Structural and Electrochemical Characteristics of Ca-Doped “Flower-like” Li4Ti5O12 Motifs as High-Rate Anode Materials for Lithium-Ion Batteries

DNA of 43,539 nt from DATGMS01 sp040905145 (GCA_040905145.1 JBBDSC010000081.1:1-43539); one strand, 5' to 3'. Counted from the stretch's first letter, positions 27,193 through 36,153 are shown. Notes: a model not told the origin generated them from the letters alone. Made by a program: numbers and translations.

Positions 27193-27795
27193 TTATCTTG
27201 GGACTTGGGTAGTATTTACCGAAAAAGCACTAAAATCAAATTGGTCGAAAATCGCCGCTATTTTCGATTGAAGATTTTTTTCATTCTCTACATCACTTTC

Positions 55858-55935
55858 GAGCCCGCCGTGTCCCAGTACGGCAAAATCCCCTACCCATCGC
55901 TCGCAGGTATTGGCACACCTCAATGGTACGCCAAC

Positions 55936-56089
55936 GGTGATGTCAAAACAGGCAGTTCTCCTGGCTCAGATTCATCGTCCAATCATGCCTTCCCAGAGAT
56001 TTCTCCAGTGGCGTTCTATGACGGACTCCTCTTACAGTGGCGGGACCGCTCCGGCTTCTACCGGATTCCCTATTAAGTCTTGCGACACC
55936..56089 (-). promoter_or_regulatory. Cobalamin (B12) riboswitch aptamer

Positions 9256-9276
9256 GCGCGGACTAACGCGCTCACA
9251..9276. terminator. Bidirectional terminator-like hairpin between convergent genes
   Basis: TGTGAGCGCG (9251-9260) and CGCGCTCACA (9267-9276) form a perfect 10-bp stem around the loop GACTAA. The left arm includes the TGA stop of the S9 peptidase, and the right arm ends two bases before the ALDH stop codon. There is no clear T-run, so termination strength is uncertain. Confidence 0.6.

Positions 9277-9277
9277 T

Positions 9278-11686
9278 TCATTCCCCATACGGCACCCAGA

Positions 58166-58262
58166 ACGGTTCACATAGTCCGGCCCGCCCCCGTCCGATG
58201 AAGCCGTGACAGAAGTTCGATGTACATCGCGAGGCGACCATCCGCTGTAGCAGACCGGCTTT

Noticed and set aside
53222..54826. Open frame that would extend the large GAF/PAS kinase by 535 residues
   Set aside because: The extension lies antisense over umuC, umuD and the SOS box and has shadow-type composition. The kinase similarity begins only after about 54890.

Doped motifs offer an intriguing structural pathway toward improving conductivity for battery applications. Specifically, Ca-doped, three-dimensional “flower-like” Li4–xCaxTi5O12 (“x” = 0, 0.1, 0.15, and 0.2) micrometer-scale spheres have been successfully prepared for the first time using a simple and reproducible hydrothermal reaction followed by a short calcination process. The products were experimentally characterized by means of X-ray diffraction (XRD), transmission electron microscopy (TEM), scanning electron microscopy (SEM), energy dispersive spectroscopy (EDS) mapping, inductively coupled plasma optical emission spectrometry (ICP-OES), X-ray photoelectron spectroscopy (XPS), cyclic voltammetry (CV), electrochemical impedance spectroscopy (EIS), and galvanostatic charge–discharge testing. Calcium dopant ions were shown to be uniformly distributed within the LTO structure without altering the underlying “flower-like” morphology. The largest lattice expansion and the highest Ti3+ ratios were noted with XRD and XPS, respectively, whereas increased charge transfer conductivity and decreased Li+-ion diffusion coefficients were displayed in EIS for the Li4–xCaxTi5O12 (“x” = 0.2) sample. The “x” = 0.2 sample yielded a higher rate capability, an excellent reversibility, and a superior cycling stability, delivering 151 and 143 mAh/g under discharge rates of 20C and 40C at cycles 60 and 70, respectively. In addition, a high cycling stability was demonstrated with a capacity retention of 92% after 300 cycles at a very high discharge rate of 20C. In addition, first-principles calculations based on density functional theory (DFT) were conducted with the goal of further elucidating and understanding the nature of the doping mechanism in this study. The DFT calculations not only determined the structure of the Ca-doped Li4Ti5O12, which was found to be in accordance with the experimentally measured XPD pattern, but also yielded valuable insights into the doping-induced effect on both the atomic and electronic structures of Li4Ti5O12.